Wednesday, 2 December 2009

"There are some who call me… Tim"

Memory can be a cruel mistress sometimes. She can convince you that night is day and black is white, hide your hotel on drunken nights in foreign cities, and make you inappropriately confident that the capital city of Canada is Vancouver at trivia nights. Being vain and self-important I find it is important to back up my increasingly unreliable memory with displays of persuasive bullshitting. This, I naively believe, perpetuates confidence amongst my peers that I have a vague idea about what is going on in the world… which I clearly do not.

A recent example was based around my outwardly firm conviction that I knew the names of the ghosts in Pacman. I did know that one of them was called Inky, and the others variations thereof (Blinky? Stinky?) but for some reason had got it into my head that, unlikely as it may seem, one of the ghosts was rather quaintly called Tim.

Whilst I had by doubts that such a thing could actually be true, I spoke of Tim to all and sundry with great confidence and gusto to a point where, despite any compelling evidence either way, his unlikely existence pretty much became fact. Mrs Custard and I even reached the point of referring to all ghosts as ‘Tim’ as a kind of shorthand, in the same way that – thanks to Jimmy Fallon and Horatio Sanz - all vampires are now ‘Draculas.’

And yet I couldn’t escape a nagging thought in my head that maybe, indeed probably, I was wrong. What if I was basing my ‘fact’ on a casual glance at a freshly reset High Score chart - one where Inky, Blinky and Co reigned supreme, but someone called Tim had chalked up a fairly creditable fourth spot? Was I putting myself, Mrs Custard and those I had confidently spouted off about Tim to at risk of ridicule at the hands of an over-zealous 80s gaming nerd just because I didn't want to admit that I might have made it up?

We may live in an age where search engines offer an answer to everything (to the point where there is even a site called but I had resisted verifying my Tim theory on the internet on the basis that I didn't know what to do if it wasn't true. In my heart of hearts even I found it improbable that the spookiest name the programmers could come up with to scare the willies off Pacman was Timothy. But I needed to know, so just-fucking-google-it I did.

At first it seemed that I was right about being wrong. A casual search for Pacman’s phantom nemeses revealed Blinky (a red ghost), Inky (blue/cyan), Pinky (go on, have a guess) and – seemingly confirming my fears - their little orange compadre, Clyde. ‘Bugger’, said I. Ignoring the fact that Clyde is just as ridiculous a name as Tim considering Inky, Pinky and Blinky’s matching monikers, I still felt decidedly foolish for propagating the idea of a fantomas with a plummy Home Counties’ bent.

Hugs and kisses then to DS Cohen (‘professional writer, video game historian and gaming industry professional’) for restoring my faith in my undeserving memory and for proving that when it comes to trivia, even the most unlikely of facts can be true. Cohen’s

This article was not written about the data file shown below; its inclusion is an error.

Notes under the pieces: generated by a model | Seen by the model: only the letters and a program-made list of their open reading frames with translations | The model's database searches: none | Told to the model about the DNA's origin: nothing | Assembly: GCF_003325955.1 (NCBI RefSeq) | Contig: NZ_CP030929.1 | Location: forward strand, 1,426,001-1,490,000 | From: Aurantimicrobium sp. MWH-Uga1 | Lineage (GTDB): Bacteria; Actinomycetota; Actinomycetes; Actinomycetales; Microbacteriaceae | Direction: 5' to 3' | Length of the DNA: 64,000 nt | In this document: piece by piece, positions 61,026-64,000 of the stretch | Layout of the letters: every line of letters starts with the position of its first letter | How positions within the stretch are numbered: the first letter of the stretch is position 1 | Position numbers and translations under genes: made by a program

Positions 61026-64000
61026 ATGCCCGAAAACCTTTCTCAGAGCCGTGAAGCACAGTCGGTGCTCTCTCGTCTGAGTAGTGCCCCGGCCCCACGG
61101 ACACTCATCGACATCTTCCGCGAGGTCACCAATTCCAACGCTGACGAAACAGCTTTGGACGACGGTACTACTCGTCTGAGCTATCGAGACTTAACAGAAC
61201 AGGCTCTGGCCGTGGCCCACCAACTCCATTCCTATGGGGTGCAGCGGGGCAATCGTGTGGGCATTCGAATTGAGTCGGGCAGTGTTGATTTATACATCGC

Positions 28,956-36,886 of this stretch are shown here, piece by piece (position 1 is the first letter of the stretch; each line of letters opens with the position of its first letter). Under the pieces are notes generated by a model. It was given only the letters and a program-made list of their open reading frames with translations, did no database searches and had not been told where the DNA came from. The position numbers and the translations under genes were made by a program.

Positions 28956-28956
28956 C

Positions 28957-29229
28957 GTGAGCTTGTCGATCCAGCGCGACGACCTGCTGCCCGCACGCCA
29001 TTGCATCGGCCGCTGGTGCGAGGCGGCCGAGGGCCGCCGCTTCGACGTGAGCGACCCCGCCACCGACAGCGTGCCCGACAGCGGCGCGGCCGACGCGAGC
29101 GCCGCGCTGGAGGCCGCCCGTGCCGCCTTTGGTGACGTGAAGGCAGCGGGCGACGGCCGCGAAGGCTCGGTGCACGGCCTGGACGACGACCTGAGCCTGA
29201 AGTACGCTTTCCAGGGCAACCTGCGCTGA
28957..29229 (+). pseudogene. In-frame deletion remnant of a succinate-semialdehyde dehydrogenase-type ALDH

Classic Video Games blog recounts the full history of Pacman and all its incarnations, including Ms Pacman and, crucially, Junior Pacman (who knew?!)

For those who are interested, it would seem that whilst Blinky and Co were ever-presents in Pacworld from the original 1980 arcade version onwards, young Clyde suffered from multiple personality and gender identity disorders over the years. By 1981’s Ms Pacman (in which our eponymous hero stuck a digital bow in his hair and - Lou Reed-style - he was a she) our friend Clyde had become Sue; still resplendent in orange but no doubt with far more interesting underwear under his/her cloak.

Two years and five well-milked incarnations later, step forward Jr Pacman (1983) – the whirly propeller-hatted son of Mr and Ms Pacman who carries the pill-munching action outside of the traditional four walls of the maze. Blinky, Inky and Pinky return – but this time Sue is gone replaced by – you guessed it – Tim! Cohen notes that young Tim didn’t last long; his transgender tendencies clearly got the better of him and by 1987 he was back again as Sue. Still, however fleeting it might have been there was a Tim, and my Swiss cheese memory feels slightly less holey than it once did.

Thinking again about Tim I wonder whether there is a lesson for me to learn from this story. Even though he turned out to be real, that doesn’t mean I wasn’t lying about his existence. I never really believed in Tim, but that didn’t stop me trying to get other people to believe, mostly because I thought it was a cute little story. Really I just got lucky; my drunken memory turned out to be more accurate than I deserved. If there is a moral I think it boils down to this: there are fibbers and there are fibbers and some of the fibbers get found out and others fibber live to fib another day. In Pacman terms I lost a life but got an extra man for finishing the level. For that dear Timothy - nee Clyde, now Sue - I thank you. May your 8-bit memory live on better than mine…

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